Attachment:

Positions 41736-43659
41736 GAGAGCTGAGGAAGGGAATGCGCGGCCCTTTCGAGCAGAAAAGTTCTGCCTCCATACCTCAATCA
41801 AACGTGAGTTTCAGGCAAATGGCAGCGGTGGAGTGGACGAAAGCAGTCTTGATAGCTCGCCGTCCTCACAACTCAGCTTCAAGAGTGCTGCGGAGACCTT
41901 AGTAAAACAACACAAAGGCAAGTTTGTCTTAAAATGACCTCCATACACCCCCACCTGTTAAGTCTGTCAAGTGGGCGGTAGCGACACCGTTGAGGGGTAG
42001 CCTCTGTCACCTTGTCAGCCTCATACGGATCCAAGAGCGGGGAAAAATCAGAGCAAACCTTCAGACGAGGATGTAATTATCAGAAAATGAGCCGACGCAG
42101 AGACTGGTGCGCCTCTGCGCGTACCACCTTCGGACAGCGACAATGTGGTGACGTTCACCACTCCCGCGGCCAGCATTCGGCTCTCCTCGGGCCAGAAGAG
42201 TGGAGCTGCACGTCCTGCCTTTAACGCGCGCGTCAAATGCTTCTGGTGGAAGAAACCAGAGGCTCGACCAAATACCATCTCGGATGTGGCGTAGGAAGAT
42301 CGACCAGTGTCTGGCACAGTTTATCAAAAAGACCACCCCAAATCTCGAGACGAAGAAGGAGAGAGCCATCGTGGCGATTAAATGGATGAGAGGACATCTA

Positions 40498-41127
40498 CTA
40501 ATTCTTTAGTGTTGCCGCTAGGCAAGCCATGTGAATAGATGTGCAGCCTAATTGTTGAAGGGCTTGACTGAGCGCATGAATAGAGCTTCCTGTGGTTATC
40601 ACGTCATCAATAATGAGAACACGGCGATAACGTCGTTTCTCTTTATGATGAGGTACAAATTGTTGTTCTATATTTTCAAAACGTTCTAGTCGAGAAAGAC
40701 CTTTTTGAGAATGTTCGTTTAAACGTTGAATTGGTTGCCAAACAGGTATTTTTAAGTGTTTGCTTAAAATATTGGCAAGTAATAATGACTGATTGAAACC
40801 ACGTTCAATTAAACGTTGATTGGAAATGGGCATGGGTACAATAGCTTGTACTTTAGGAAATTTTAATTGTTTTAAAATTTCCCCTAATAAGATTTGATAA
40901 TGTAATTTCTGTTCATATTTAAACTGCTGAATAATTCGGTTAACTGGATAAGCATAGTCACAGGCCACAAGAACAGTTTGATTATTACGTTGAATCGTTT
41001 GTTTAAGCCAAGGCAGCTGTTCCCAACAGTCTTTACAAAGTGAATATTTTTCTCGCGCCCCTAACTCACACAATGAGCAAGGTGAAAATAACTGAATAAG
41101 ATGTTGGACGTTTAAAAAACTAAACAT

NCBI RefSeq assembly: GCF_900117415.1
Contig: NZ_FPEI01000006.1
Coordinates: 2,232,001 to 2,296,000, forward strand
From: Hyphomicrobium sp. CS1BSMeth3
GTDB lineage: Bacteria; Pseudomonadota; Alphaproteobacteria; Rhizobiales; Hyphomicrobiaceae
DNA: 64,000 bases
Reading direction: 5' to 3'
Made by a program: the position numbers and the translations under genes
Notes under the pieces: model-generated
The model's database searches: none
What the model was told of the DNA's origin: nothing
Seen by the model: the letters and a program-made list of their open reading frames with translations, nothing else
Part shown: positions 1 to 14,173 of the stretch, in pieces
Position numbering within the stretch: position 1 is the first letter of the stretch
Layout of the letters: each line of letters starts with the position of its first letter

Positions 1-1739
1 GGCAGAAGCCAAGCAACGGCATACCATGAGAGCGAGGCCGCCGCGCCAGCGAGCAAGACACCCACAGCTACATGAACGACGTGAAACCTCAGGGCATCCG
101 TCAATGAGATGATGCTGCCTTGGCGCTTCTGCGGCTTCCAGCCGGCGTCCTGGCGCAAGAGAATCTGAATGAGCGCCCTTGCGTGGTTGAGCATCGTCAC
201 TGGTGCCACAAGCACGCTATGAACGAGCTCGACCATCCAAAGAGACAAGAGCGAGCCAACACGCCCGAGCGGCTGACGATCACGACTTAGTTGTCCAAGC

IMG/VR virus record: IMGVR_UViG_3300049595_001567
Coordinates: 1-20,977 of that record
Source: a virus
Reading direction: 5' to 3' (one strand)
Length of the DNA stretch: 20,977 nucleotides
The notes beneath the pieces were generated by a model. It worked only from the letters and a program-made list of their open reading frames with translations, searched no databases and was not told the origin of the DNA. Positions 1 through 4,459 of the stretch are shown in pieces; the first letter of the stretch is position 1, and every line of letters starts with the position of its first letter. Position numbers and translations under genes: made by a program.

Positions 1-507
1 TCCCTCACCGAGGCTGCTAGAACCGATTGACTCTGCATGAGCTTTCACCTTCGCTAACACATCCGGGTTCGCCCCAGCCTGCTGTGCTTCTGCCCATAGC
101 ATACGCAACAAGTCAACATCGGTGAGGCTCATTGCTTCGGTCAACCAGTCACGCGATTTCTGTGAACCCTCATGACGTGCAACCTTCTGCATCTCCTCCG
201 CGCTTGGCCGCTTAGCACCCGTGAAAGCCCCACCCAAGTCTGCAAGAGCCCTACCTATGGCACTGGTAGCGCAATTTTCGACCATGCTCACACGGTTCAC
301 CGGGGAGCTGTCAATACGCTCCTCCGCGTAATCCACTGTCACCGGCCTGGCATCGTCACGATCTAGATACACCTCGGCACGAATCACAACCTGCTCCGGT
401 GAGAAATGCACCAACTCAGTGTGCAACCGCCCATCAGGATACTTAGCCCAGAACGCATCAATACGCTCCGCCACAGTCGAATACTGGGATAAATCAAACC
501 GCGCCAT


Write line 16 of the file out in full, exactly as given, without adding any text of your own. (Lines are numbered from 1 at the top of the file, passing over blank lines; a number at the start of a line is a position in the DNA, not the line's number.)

41001 GTTTAAGCCAAGGCAGCTGTTCCCAACAGTCTTTACAAAGTGAATATTTTTCTCGCGCCCCTAACTCACACAATGAGCAAGGTGAAAATAACTGAATAAG